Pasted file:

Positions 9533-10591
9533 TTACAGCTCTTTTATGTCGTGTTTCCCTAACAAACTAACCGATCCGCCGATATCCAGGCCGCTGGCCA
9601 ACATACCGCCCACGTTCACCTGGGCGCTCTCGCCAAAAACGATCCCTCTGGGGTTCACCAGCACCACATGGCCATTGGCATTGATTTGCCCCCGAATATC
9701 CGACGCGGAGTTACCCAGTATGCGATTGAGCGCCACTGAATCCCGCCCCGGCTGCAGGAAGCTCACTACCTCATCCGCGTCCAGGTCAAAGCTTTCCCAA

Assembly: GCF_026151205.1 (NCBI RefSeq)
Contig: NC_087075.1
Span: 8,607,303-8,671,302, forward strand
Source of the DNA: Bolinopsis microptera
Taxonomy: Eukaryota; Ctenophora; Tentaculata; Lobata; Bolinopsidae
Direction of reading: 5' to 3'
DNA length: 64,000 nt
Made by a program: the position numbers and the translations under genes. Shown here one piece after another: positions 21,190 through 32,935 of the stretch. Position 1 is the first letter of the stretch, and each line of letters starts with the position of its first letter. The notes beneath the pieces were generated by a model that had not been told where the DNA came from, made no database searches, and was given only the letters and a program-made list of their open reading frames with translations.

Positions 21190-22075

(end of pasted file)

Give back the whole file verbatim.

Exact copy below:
Positions 9533-10591
9533 TTACAGCTCTTTTATGTCGTGTTTCCCTAACAAACTAACCGATCCGCCGATATCCAGGCCGCTGGCCA
9601 ACATACCGCCCACGTTCACCTGGGCGCTCTCGCCAAAAACGATCCCTCTGGGGTTCACCAGCACCACATGGCCATTGGCATTGATTTGCCCCCGAATATC
9701 CGACGCGGAGTTACCCAGTATGCGATTGAGCGCCACTGAATCCCGCCCCGGCTGCAGGAAGCTCACTACCTCATCCGCGTCCAGGTCAAAGCTTTCCCAA

Assembly: GCF_026151205.1 (NCBI RefSeq)
Contig: NC_087075.1
Span: 8,607,303-8,671,302, forward strand
Source of the DNA: Bolinopsis microptera
Taxonomy: Eukaryota; Ctenophora; Tentaculata; Lobata; Bolinopsidae
Direction of reading: 5' to 3'
DNA length: 64,000 nt
Made by a program: the position numbers and the translations under genes. Shown here one piece after another: positions 21,190 through 32,935 of the stretch. Position 1 is the first letter of the stretch, and each line of letters starts with the position of its first letter. The notes beneath the pieces were generated by a model that had not been told where the DNA came from, made no database searches, and was given only the letters and a program-made list of their open reading frames with translations.

Positions 21190-22075